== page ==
Most of us pine for a time when life will stabilize, when change will cease, when we will live happily ever after. We also know in our hearts that such times rarely come, and, if they do, they are usually brief. More often, life moves from stage to stage, through transition after transition. Some transitions end well and lead to the renewal of our spirits. Some transitions end badly, with a worse outcome than we expected.
William Bridges reminds us in his book, Transitions: Making Sense of Life’s Changes, we must spend time in “the neutral zone” before we rush into a new beginning. The neutral zone is an uncomfortable place where we question ourselves, doubt our decisions and flounder. Because the neutral zone is often so uncomfortable, we try to skip over that phase and rush toward a new beginning before our soul has done its work. That is a mistake. We must live in the neutral zone, with its uncertainties, frustrations and doubts.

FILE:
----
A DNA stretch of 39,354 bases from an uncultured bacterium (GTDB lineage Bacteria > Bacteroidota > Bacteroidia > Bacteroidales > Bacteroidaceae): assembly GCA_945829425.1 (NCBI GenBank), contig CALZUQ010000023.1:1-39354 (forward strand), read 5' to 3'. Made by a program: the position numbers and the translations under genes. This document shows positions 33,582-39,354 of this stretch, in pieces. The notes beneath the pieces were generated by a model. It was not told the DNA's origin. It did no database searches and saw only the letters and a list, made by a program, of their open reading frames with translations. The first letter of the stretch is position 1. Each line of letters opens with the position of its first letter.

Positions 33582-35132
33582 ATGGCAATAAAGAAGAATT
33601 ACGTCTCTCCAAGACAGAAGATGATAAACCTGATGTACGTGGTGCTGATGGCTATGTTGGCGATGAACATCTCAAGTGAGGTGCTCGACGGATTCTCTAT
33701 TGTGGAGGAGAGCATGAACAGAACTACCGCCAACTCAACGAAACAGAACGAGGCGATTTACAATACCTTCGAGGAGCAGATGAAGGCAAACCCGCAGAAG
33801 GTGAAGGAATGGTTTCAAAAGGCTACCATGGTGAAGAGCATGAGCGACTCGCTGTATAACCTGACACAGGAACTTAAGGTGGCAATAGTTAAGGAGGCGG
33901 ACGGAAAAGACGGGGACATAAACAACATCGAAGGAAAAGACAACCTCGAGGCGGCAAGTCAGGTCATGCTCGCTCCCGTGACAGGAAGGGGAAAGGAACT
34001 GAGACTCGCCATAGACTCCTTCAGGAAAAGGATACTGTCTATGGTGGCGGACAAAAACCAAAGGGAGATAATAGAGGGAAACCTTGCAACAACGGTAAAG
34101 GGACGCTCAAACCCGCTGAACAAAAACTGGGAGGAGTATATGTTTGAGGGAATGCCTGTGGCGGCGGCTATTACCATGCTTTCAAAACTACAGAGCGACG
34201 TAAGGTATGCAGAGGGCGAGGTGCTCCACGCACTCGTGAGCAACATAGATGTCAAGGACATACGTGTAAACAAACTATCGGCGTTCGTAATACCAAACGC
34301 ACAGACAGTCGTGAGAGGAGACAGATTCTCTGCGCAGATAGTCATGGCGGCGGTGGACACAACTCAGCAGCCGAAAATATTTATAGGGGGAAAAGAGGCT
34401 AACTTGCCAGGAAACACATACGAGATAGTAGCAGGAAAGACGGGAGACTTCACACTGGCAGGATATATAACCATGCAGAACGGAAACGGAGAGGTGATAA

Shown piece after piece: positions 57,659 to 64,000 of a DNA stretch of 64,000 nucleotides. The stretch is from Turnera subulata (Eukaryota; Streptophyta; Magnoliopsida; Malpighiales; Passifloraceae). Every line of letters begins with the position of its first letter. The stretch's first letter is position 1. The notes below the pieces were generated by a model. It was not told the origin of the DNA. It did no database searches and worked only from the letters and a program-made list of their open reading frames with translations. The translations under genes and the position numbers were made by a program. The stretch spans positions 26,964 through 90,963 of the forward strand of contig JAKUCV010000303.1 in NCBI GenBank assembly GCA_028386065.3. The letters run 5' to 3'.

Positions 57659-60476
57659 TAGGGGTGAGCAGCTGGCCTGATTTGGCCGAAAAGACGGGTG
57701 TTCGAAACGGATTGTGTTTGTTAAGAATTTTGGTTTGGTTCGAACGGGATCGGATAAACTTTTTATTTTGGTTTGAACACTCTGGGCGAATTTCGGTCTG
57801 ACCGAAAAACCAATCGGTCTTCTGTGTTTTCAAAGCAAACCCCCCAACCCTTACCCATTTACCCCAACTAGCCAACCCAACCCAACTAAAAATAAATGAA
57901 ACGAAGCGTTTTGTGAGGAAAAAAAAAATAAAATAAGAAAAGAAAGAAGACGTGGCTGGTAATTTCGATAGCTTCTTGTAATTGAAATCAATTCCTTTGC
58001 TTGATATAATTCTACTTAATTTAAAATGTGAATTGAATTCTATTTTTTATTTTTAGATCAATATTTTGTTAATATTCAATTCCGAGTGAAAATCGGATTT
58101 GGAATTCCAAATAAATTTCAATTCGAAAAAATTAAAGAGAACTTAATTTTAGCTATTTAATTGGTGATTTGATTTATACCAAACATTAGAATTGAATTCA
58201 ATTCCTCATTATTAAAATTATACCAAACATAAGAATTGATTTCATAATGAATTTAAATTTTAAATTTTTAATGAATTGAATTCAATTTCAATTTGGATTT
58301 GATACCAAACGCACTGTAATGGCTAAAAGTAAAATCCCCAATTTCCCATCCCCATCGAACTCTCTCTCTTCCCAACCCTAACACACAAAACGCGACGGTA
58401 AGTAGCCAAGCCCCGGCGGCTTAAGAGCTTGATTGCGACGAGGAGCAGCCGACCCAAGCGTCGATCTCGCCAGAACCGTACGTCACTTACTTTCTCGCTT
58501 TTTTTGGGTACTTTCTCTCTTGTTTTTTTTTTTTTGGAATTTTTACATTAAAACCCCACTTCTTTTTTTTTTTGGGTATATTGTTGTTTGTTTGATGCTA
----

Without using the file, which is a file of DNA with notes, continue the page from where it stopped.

Put another way, as people of faith, we must wait upon the Lord.
This message is adapted from “Neutral Zone” written by Robert O. Wyatt in the June 2011 issue of Lutheran Woman Today (now Gather) magazine. Today we remember two scientists, Nicolaus Copernicus who died in 1543 and Leonhard Euler who died in 1783.